You can track any foods you want to. Under the profile tab you can add foods that either worsen or improve your daily experience. For those with endometriosis, this means foods that worsen or improve your symptoms or daily experience. They do not necessarily need to impact you in any specific way to qualify for tracking. For example, if caffeine gives you a headache, track it. If drinking kombucha makes your digestive system feel better than usual, track it. Our diets can produce a wide variety of responses, and we want to capture that complexity as best we can. You can also track a food that you are experimenting with and trying to understand whether it worsens (or improves) your daily experience.
Should I log when I eat something that doesn’t affect me?
If it never affects you, you don’t have to record it in the first place. If this is one of your “trigger foods” or one of the foods you are trying to figure out the effect of, then make sure to track each time you eat it. The times when it didn’t feel like it affected you, answer “None” to the “Have any effect?” under the “What did you eat?” tab.
What exercises should I track?
You can track any exercises you want to. Under the profile tab you can add exercises that either worsen or improve your daily experience. For those with endometriosis, this means exercises that worsen or improve your symptoms or daily experience. For instance, if strength training makes you feel better than usual (despite typical levels of soreness), track it. You do not need to add every single exercise you do to the list (e.g. lat pulldown, lunges, etc.) unless a specific one causes you unexpected pain. For example, if sit-ups hurt your lower back, add them to the list of exercises that worsen your symptoms.
How should I track exercises?
You can do this in two ways, and it’s helpful for us if you do both! Under ‘Track this moment’, you can track your experience under ‘Are you in pain now?’. Additionally, under ‘Track this day’, tracking your exercise will give us additional insight into your daily in. Remember you can go to the profile tab and add to your list of exercises that worsen or improve your symptoms.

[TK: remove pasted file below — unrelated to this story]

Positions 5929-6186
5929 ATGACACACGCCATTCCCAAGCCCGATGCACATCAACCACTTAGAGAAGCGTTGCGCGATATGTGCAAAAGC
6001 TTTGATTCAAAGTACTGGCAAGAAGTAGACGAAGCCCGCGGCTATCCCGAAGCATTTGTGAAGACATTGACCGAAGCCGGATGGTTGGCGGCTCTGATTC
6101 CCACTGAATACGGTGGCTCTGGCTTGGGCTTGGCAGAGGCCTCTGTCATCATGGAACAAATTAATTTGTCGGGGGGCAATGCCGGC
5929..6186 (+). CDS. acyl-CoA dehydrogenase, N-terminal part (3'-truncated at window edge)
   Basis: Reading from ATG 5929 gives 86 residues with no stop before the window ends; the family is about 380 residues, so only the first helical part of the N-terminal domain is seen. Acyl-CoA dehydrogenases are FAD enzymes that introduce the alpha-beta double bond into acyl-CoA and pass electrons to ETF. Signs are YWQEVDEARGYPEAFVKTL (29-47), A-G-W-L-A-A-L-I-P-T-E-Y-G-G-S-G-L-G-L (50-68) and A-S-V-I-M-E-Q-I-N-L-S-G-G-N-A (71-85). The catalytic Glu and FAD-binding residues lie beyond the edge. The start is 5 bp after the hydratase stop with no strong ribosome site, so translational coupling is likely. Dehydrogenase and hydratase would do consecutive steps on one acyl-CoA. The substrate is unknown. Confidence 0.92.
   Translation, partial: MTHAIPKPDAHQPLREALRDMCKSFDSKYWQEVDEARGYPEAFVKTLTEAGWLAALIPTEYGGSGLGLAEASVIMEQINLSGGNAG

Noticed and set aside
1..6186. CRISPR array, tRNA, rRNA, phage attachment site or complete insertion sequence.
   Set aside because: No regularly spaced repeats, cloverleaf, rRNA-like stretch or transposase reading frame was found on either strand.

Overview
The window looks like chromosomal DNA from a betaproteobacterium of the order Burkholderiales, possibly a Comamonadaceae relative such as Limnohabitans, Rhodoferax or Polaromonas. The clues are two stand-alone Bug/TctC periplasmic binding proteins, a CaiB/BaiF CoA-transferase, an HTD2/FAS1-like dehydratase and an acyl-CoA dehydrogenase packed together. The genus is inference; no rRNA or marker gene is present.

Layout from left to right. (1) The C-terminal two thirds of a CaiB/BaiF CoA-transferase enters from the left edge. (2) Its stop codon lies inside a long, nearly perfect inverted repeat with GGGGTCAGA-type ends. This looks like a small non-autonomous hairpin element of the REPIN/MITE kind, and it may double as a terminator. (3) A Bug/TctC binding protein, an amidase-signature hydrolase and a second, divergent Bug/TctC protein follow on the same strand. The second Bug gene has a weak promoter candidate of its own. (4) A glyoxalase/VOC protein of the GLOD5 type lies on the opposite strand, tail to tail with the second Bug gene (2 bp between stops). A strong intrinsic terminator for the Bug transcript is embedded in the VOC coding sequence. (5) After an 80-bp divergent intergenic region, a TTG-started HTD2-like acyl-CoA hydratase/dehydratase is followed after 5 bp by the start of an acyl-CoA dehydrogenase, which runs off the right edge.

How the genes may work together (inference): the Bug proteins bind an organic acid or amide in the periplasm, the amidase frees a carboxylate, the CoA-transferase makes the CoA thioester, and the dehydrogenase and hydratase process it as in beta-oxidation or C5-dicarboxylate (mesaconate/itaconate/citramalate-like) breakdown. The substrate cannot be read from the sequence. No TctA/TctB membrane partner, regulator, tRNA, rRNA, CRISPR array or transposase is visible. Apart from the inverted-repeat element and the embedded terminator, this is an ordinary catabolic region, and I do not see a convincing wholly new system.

I’m not sure if I should track something. I’m afraid I’ll skew research data by logging things that aren’t appropriate.
When in doubt, track it. We want to know all about your aches and pains, tummy issues, moods, activities, and more! We also want to know when things are going well. For instance, if everything went great today, and you didn’t have any issues in your activities of daily living, then track your day as “Great”, and select “Nothing to report” under “Which activities were hard to do?”. Giving us a complete picture of your day helps us work toward improving women’s health.
Nothing bad happened today. Should I bother tracking this in Phendo?
Yes! At the very least, answer ‘How was your day?’, or perhaps tell us which activities were hard to do (you can select ‘Nothing to report’ if the day was good). Tracking when things are good helps our researchers make better sense of your experience of endometriosis.
Some questions in Phendo don’t apply to me; How do I hide them?
Maybe you don’t have any period, and you don’t need to see the “Do you have your period” question every day. You can hide any question (day or moment), by going to the Settings icon on the top right hand corner under the tracking screen. When you open this, tap ‘Questions I want to track’. From here you can add or remove questions you want to track for both the day and the moment level tracking.
I want to change the time of day I receive notifications in Phendo:
In the Track this moment tab, go to the settings icon in the top right hand corner and tap. When you open this, tap ‘Notifications’, and by clicking on the question that reads ‘Remind me to track at’, you can change the time you receive notifications from Phendo.
I don’t have symptoms of endometriosis but want to help. How do I use Phendo as a control?
Using Phendo as a control means tracking anything you think is a normal part of your day, not just symptoms that you think reflect those of women with endo. You should try and track at least once a day. Control users are incredibly important, as your data helps our researchers distinguish which symptoms are due to endometriosis and which are typical experiences of women in general. We use data from control participants to establish a baseline of “normal.” If you’re still unsure about tracking things as a control, feel free to email us! [link to firstname.lastname@example.org]
How do I get in touch with the research team?
You can email Dr. Noémie Elhadad, PhD Student Mollie McKillop, and research manager Sylvia English at email@example.com. We try to get back to you within a day.